posted Thursday, November 18th 2010 by
Dungeon Mastering Advice
The astute reader will have noticed that over the past few weeks, the World Building 101 series of articles has trailed off. I really enjoy writing WB101 pieces, and do hope to continue the series, but Iâ€™d prefer to avoid writing about bizarre minutiae simply to keep it going. (Iâ€™m pretty sure some of the articles already got close to that point as it stands, in fact!) That said, I do intend to continue WB101, but at a slower pace. In the interim Iâ€™ll be continuing to write DM advice, though with a slightly different focus than worldbuilding. Todayâ€™s piece will focus on DM logs.
I have previously written about writing and maintaining a campaign bibleâ€”a document containing details of the setting and events of your game. A campaign bible may also contain notes for the Dungeon Masterâ€™s eyes only, but this is not a DM log. The purpose of a DM log is quite differentâ€”rather than tracking the story or NPC notes, a DM log tracks notes on the actual act of DMing.
Every session you run can be a learning experience, and it can be very helpful to keep notes on what worked and what didnâ€™t work, to improve your game sessions in the future. Keeping a DM log will help you do just that. After each session you run, take a few moments to jot notes on things that your players seemed to enjoy, or things that fell flat. Doing this can help you marshal your thoughts and give you something to reflect on before your next session, and can also be used to track your progress or remind you a few weeks or months down the line of problems you encountered in game and how to avoid them.
Make a point of talking to your players regularly about the campaign, as well, and note the results in your log. You donâ€™t need to do this every session, but you should do it once every three to five sessions at least. Ask what they like and didnâ€™t like about the session youâ€™ve just completed, as well as what they want to see more of (and less of) in the campaign as a whole. Look over these notes when youâ€™re planning future adventures, and youâ€™ll find your players stay very happy and keep their enthusiasm for the game high.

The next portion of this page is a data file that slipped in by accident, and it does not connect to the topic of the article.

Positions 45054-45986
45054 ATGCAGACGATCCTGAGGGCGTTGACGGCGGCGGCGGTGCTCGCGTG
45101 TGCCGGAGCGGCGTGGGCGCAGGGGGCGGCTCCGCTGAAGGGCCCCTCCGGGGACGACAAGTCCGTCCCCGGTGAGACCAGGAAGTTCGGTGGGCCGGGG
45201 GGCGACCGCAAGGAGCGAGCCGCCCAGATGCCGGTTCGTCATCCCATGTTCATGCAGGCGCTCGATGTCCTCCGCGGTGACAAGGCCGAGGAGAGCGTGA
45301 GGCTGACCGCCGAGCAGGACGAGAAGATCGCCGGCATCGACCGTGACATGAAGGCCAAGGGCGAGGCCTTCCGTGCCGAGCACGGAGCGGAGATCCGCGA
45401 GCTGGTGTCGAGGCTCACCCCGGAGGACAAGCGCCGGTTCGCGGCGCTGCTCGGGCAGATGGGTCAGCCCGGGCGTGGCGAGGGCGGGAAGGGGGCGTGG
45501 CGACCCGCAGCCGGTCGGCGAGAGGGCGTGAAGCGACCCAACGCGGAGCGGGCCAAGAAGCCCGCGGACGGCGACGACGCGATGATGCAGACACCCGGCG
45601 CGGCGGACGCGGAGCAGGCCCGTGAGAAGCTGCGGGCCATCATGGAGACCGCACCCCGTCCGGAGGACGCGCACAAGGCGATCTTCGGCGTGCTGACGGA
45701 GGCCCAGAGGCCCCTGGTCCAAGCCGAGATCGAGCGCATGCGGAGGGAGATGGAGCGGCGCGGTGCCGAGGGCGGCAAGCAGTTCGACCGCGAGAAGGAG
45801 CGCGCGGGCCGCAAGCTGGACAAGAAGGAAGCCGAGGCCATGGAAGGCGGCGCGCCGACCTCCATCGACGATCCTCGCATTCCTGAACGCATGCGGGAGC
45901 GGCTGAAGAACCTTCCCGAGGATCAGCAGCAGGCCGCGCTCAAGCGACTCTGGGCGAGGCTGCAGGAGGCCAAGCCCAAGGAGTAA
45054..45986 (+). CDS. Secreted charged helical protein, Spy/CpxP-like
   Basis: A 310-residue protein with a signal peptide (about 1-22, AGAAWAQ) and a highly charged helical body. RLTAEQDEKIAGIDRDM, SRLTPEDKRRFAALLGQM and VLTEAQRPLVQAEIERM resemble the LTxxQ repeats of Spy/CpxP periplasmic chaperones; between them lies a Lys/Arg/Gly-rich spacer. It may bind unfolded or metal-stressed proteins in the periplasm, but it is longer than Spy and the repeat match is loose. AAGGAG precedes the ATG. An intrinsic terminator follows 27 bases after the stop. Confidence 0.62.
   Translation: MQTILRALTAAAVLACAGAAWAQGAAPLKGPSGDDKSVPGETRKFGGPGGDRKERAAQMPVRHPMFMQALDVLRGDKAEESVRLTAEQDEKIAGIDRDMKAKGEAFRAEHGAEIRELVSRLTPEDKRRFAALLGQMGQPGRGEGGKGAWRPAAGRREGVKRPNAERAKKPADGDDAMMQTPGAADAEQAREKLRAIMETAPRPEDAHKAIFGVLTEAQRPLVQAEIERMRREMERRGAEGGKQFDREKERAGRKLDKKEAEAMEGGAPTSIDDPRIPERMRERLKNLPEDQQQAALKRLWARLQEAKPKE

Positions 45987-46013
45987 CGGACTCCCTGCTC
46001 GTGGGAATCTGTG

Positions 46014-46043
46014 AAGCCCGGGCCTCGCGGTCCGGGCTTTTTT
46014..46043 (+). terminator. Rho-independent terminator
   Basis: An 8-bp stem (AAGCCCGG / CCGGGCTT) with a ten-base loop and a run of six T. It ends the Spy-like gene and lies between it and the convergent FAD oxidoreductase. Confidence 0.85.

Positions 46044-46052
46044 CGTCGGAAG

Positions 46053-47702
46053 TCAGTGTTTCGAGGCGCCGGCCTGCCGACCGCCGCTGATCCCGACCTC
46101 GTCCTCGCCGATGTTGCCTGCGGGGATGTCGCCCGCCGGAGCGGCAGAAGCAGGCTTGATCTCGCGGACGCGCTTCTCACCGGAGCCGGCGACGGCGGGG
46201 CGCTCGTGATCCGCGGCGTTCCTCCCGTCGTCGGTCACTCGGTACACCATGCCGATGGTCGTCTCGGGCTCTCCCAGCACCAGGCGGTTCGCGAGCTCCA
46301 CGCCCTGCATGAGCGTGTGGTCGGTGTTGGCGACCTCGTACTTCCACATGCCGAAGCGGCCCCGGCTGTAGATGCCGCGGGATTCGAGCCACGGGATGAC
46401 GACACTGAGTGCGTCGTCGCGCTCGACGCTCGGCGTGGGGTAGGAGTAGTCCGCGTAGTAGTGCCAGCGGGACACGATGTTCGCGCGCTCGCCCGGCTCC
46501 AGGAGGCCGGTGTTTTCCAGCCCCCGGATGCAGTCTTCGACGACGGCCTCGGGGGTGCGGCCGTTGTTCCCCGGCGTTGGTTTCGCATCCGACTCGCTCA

Another technique you might considerâ€”though this is not something that may be possible for everyone, for a variety of reasonsâ€”is to record a session and listen to it after. You can often hear in the playersâ€™ body language and tone of voice what they enjoyed or disliked during the session, and get more specific details about it than you would with asking them afterâ€”they may not remember everything as clearly at the end of a session, but by observing their reactions during play you can pinpoint it. You can also monitor your own performance, checking for bad habits when providing descriptions (lots of â€œumsâ€, pacing problems, repetitive word choice, or just droning), and take notes on what you can be improving that way. If you do want to record a session, though, make sure your players are all okay with the idea before you do so, and if any of them are uncomfortable with it, donâ€™t press the issue.
Keeping a DM log is something that can help you improve your technique and reduce your bad habits or mistakes. It gives you a written record of the lessons you learn after each session and helps you remember things you want to do more (or less) of in the next session. Itâ€™s a tool Iâ€™ve found invaluable when I run games, and I can safely say that my dungeon mastering has improved a great deal as a result. Even a few short moments of taking notes and reflection can be enough, so give it a shot!